Obama In Myanmar For Summit With Southeast Asian Leaders
RENEE MONTAGNE, HOST:
This is NPR News.
MONTAGNE: For decades, Myanmar vied with North Korea as the most sealed-off and secretive nation in the world.
DAVID GREENE, HOST:
So when the country opened up four years ago, the world embraced its move towards democracy.
MONTAGNE: Which is one reason President Obama is there today. He's attending a key economic summit of Southeast Asian leaders - the first time that the group ASEAN is meeting in Myanmar.
GREENE: NPR's Anthony Kuhn, a frequent visitor to Myanmar, joins us now from Beijing. Anthony, good morning.
ANTHONY KUHN, BYLINE: Good morning, David.
GREENE: This is a country you are very familiar with, we should say. You've been there. You have followed its progress since the end of military rule three years ago. Just remind us of the story of Myanmar if you can. And we should say, this is a country also known to many people as Burma.
KUHN: Yes, David. It's a former British colony, and for about a half a century, from 1962 to 2011, it was under the rule of a military junta. Then in 2011, a new nominally civilian government - in other words, led by a bunch of ex-generals - took over. And they started freeing political prisoners, including opposition leader Aung San Suu Kyi. Her party swept 2012 by-elections, and she's now a member of parliament. The government also began peace talks with ethnic insurgents who had been fighting the government for decades. There was a feeling there of initial euphoria and optimism, and I think this colored a lot of the initial media reports about Myanmar. I can tell you that in the past year and a half, that initial euphoria has definitely cooled.
GREENE: Well, that's some of the emotional response that you're talking about. Is there a way to tell concretely how far this country has actually moved away from military rule?
KUHN: Well, the military remains very much in the driver's seat politically. The constitution guarantees them 25 percent of the seats in parliament. A lot of the rest are taken up by the ruling party, which is ex-military. And the opposition are a very small minority. The government now seems unwilling to change the constitution, which now bars Suu Kyi from running for president. While the government has released many political prisoners, they have arrested and jailed a lot of new ones.
In large parts of the country, rural areas, not much has changed, and Myanmar remains one of the poorest countries in Asia. Now, one of the examples that critics such as Suu Kyi have raised is that she warned the U.S. not to lift its ban on U.S. companies investing in Myanmar's military-dominated oil and gas sector. The U.S. decided not to listen to her. They gave companies the green light. And now Aung San Suu Kyi and others say the U.S. has a lot less leverage against the government.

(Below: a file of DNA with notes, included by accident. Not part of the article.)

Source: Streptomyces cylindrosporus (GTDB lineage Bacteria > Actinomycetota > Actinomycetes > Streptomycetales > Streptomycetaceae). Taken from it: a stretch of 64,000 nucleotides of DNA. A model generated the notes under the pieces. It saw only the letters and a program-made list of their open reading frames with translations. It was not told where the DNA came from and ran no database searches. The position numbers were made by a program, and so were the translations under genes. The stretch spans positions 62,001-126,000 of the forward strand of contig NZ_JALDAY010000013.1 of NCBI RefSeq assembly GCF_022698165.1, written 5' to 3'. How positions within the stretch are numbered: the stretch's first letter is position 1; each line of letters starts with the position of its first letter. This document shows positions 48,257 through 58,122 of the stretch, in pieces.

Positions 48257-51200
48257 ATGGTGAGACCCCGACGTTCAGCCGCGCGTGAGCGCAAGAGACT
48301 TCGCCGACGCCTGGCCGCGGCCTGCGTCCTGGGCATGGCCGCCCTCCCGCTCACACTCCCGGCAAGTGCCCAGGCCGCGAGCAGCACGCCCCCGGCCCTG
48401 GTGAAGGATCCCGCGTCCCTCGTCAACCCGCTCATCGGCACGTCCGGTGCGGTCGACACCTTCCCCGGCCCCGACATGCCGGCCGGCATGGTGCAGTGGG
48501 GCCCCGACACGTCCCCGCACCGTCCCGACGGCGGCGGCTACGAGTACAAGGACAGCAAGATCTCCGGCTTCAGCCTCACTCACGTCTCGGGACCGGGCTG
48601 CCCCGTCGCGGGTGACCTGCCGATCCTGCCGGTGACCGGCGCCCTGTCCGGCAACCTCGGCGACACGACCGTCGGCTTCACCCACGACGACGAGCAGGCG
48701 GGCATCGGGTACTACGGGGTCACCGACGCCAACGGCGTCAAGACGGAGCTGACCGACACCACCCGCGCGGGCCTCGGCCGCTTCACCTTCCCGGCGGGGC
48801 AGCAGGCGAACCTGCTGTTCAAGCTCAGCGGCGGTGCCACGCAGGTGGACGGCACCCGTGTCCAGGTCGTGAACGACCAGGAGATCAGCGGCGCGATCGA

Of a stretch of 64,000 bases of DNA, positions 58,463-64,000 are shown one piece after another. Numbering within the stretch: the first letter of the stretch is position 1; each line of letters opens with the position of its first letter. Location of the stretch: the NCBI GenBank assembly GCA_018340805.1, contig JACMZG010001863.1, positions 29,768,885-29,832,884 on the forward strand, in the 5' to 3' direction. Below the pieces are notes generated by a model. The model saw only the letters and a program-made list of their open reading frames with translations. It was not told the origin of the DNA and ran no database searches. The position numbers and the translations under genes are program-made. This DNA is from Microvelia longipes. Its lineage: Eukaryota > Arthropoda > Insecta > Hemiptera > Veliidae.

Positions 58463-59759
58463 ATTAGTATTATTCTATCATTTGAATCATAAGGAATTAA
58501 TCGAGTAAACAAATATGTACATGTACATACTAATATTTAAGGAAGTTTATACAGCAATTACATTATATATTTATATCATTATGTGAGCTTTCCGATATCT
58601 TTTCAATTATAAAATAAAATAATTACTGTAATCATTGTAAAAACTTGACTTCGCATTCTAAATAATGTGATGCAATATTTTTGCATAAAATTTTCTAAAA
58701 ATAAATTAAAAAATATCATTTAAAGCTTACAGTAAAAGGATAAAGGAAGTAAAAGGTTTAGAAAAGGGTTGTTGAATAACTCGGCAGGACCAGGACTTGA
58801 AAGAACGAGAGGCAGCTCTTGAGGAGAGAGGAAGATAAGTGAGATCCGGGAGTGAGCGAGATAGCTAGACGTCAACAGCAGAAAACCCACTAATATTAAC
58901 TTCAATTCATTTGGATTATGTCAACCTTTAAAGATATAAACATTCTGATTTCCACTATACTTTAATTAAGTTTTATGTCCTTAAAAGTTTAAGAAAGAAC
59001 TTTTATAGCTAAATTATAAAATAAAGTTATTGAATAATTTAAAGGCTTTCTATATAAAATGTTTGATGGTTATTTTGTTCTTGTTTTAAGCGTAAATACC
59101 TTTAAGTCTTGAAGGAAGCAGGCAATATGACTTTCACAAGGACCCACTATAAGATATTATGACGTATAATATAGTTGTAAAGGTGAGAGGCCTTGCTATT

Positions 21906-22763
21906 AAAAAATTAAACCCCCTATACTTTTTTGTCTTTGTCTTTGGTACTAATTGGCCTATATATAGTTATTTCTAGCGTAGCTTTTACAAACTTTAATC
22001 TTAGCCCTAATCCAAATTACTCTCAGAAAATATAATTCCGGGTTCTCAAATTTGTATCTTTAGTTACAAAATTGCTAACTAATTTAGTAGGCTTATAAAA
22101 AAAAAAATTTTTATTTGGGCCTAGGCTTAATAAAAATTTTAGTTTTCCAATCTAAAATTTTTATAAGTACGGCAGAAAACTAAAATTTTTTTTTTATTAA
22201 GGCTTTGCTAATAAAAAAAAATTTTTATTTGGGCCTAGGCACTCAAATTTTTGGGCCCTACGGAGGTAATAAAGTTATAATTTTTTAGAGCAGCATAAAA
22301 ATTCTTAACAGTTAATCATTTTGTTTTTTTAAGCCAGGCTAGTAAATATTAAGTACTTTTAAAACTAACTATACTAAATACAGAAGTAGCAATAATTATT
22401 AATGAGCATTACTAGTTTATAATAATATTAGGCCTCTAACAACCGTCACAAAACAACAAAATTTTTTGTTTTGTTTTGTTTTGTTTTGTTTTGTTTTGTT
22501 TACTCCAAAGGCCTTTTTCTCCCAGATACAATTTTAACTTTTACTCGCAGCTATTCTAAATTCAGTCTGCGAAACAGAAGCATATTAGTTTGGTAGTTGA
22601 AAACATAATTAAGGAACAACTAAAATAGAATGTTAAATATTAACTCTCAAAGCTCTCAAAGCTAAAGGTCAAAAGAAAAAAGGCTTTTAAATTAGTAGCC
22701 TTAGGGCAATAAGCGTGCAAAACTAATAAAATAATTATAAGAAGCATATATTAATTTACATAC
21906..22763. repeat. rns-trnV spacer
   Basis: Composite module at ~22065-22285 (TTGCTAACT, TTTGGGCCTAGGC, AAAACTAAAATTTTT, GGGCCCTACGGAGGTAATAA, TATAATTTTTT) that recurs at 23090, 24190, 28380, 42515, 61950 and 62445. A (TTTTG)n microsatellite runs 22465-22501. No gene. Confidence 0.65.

GREENE: Well, and critics of the government as well, Anthony, have pointed out that there's a Muslim minority, the Rohingya minority, in the country. And there have just been some stunning images of how that minority has been treated recently.
KUHN: Yes, well, it's seen outside Myanmar as really a humanitarian crisis. The Rohingya people inhabit both sides of the border - Myanmar on one side and Bangladesh on the other. And neither state recognizes them as citizens. Now, in 2012, violence there broke out between Buddhists and Muslims. More than 200 people were killed, and the violence later spread to Myanmar's heartland.
Now many of the Rohingya are confined to camps. They're not allowed to travel. They don't have access to adequate medical care and education. Many of them have fled overseas as refugees. Now, recently, the Myanmar government has suggested a plan to make Rohingya either prove they've been in the country for 60 years and can become citizens or face deportation. And today, the U.S. said Myanmar should scrap that plan and come up with a better one.
GREENE: Let me ask you about one other way to look at progress in a country like this. In a minute, we're going to talk about the alleged murder by the military of a Myanmar journalist. What's the situation with press freedom in the country right now?
KUHN: Well, under military rule, David, you could not print a word if it had not been approved in advance by censors in Yangon. Only last year, the government lifted a half-century-old ban on running private daily newspapers, and minorities were not allowed to publish the news in their own ethnic languages.
Now things have changed. Journalists now have to worry about being sued for libel by officials if they criticize them. And about a dozen journalists have been jailed for their reporting in the past year. Things can be even worse if reporters offend the army. There's an activist-turned-journalist named Aung Kyaw Naing, and he recently died in a military custody. And while the government denies it, Aung Kyaw Naing's supporters say that he was tortured and executed by the military.
GREENE: OK. We've been speaking about Myanmar with NPR's Anthony Kuhn, who's in Beijing. Anthony, thanks very much.
KUHN: You're welcome, David.
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